Why is the Israeli-Saudi meeting so important?


The writer Henry Olsen indicated that the meeting that was reported between Israeli Prime Minister Benjamin Netanyahu and Saudi Crown Prince Mohammed bin Salman – despite Saudi sources officially denying this – and with the participation of US Secretary of State Mike Pompeo on Sunday, will be consistent with the recent trend of rapprochement between the two historical enemies. And that this development, which is a de facto anti-Iranian alliance between Israel and the Gulf states, is likely to significantly change the way the Biden administration’s future policy in the Middle East will look.

Olsen commented in his article in the Washington Post:Washington PostThat the eternal hostility between the Jewish state and the Arab Islamic world has changed and is now based on the oldest diplomatic justification, namely “self-interest.”

The Iranian regime – as the writer says – views Israel and the Sunni Gulf states as illegitimate and works tirelessly to bring them down. This system also funds terrorist groups like Hezbollah and rebel groups like those in Yemen to put military pressure on Saudi Arabia and Israel, and this alone is enough to bring them together.

He adds that Iran’s attempt to fully subjugate Iraq to its influence represents a threat to Saudi Arabia and the Gulf states. And if Iranian-backed forces were to station in Shiite areas in southern Iraq, they could easily launch an invasion of Saudi Arabia at any moment. The eastern region of the kingdom, which lies directly south of Kuwait, is rich in the kingdom’s oil wealth, in addition to its population being mainly Shiites, and all the oil-rich Gulf states are located on the borders of the eastern region. Therefore, it is important for the security of Saudi Arabia and the Gulf states to keep Iranian forces as far away as possible.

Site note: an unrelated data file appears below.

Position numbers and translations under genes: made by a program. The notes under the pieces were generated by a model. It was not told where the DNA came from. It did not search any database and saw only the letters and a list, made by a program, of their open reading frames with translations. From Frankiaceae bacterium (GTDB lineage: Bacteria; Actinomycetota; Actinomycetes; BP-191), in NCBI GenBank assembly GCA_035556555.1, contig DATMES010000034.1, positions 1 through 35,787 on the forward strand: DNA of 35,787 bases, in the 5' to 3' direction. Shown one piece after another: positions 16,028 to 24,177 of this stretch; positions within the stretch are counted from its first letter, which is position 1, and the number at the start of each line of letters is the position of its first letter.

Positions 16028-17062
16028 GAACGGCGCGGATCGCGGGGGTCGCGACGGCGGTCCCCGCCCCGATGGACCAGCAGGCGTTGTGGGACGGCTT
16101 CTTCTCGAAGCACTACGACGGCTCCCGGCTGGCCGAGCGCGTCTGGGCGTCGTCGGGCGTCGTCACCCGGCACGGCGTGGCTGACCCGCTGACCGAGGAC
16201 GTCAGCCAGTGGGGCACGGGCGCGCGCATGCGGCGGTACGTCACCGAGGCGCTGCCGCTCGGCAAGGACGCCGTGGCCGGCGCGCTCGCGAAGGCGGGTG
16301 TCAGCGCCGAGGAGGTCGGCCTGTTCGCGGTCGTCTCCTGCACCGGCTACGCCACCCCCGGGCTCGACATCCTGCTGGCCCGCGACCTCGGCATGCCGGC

The eternal hostility between the Jewish state and the Arab Islamic world has changed and is now based on the oldest diplomatic justification, which is self-interest

It is against this background, Olsen said, that Iran’s pursuit of a nuclear weapon must be understood. If it possesses such a weapon, its ballistic missile technology would expose Israel and the Arabs to the risk of nuclear blackmail. This, in turn, amplifies the conventional military strength of Iran and its proxies.

The writer believes that changes in US policy during the Obama administration caused shock waves in the region. Israel, which has its nuclear deterrent, and Saudi Arabia have long relied on the United States to protect them from Iranian subversion. It is clear that the Iran nuclear deal made this implicit guarantee in doubt. For the Israelis, this has meant that they are no longer sure of the deployment of US forces to help them in any crisis. For the Gulf states, this meant that they needed a strong nuclear-armed ally, whose commitment to opposing Iran was undoubtedly.

He added that the recent dramatic changes in Arab policy towards Israel make sense when viewed in this light. For Israel, the alliance with the Arab Gulf states provides a military force that can be deployed on its behalf in the event of a mutual threat. It also provides, in theory, geographic proximity to Iran to launch any covert raids that US ships or bases may currently provide. As for the Arabs, it ensures that a nuclear armed force stands behind them if Iran ever acquires a nuclear weapon, and establishes contact with Israeli intelligence agencies.

Also, an actual alliance would reduce dependence on the United States and its domestic political whims, to replace the American mediation with direct relations between the security services in the two countries. It is clear that abandoning the Palestinians with such advantages, if done cleverly, would serve the security interests of the Saudis and other Gulf states.

Olsen said the national security appointments announced by President-elect Joe Biden on Monday were unlikely to give more comfort to either side.

He concluded his article that Israel and some Arab countries know that Iran is seeking to destroy it. The Biden administration will likely find that this alliance of fellow strangers will force its Middle East policy to look more like the Trump administration than it currently imagines.


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